No Gain, No Pain: Attachment Avoidance and Defences Against the Loss of Social Reward
In this talk I will argue that social reward (i.e., intimacy and connection), and the pain of losing such reward, are factors in the regulation of relationship behaviour that have been underestimated by social psychologists. I will provide evidence that individuals high in attachment avoidance are particularly prone to defensively low perceptions of social reward that allow these individuals to believe that the loss of romantic relationships will hurt less. However, I will also provide evidence that the cost of this defensive strategy is an inability to accurately track expressions of love and affection from a romantic partner.
Geoff is an Associate Professor in psychology at the University of Toronto. From his website:
"I want to understand why we relate to each other the way we do - what is the space between us, and what draws us to risk narrowing that space? My perspective begins with the premise that belonging is a deep and ancient need, instilled through millions of years of natural selection. One corollary of this premise is that social exclusion should activate similarly ancient warning systems. I have argued that social exclusion literally hurts, and am engaged in research to explore the connections between social and physical pain. Another corollary is that intimacy should be a powerful and fundamental reward. I have argued that potential for intimacy has been an underestimated motivator of social behaviour, and am engaged in research examining the role of intimacy perceptions in the regulation of social choices. I am strongly guided in this work by an attachment perspective, and am particularly interested in applying my ideas to romantic relationships."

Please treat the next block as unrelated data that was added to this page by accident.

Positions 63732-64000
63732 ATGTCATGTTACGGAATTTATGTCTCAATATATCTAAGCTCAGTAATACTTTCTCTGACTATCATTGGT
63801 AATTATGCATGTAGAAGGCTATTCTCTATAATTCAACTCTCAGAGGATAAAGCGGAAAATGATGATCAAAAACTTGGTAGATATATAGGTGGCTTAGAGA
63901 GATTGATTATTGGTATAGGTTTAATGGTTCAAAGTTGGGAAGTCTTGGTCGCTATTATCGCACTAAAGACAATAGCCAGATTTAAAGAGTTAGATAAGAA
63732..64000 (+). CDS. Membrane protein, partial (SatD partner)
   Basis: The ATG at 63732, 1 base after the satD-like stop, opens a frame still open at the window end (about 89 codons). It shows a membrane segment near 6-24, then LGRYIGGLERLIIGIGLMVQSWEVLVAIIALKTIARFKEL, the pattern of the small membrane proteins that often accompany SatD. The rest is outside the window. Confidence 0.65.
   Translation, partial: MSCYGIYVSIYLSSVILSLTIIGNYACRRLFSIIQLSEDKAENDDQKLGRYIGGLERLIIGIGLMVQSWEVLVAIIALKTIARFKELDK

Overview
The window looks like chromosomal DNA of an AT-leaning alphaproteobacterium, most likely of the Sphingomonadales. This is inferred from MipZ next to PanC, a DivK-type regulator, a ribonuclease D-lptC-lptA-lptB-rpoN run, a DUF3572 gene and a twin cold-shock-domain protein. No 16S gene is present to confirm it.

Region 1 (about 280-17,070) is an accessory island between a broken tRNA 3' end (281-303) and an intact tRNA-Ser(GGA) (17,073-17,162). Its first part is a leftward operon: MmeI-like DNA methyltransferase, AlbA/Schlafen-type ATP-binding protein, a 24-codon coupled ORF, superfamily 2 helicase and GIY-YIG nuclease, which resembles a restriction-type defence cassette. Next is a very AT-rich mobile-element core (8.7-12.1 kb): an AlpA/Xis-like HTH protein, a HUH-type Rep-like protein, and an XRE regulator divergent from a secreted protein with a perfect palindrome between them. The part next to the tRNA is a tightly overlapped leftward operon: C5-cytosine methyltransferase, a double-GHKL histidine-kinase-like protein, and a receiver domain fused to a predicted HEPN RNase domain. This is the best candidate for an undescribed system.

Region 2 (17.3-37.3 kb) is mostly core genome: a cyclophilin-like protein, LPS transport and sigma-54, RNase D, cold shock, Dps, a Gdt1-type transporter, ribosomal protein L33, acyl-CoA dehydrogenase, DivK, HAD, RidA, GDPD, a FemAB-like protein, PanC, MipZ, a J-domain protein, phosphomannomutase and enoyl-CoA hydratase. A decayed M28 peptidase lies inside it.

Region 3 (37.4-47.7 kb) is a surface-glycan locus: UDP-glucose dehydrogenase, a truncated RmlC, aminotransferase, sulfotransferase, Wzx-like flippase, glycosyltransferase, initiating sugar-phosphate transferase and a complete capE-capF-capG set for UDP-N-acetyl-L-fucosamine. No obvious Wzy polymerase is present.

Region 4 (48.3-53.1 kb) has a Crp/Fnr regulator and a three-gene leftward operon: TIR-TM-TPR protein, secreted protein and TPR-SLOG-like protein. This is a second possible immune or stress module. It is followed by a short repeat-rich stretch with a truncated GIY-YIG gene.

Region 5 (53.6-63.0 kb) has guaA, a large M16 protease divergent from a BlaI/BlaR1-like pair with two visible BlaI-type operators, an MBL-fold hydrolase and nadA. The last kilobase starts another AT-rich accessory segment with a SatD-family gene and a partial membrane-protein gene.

For more information visit http://web.psych.utoronto.ca/gmacdonald/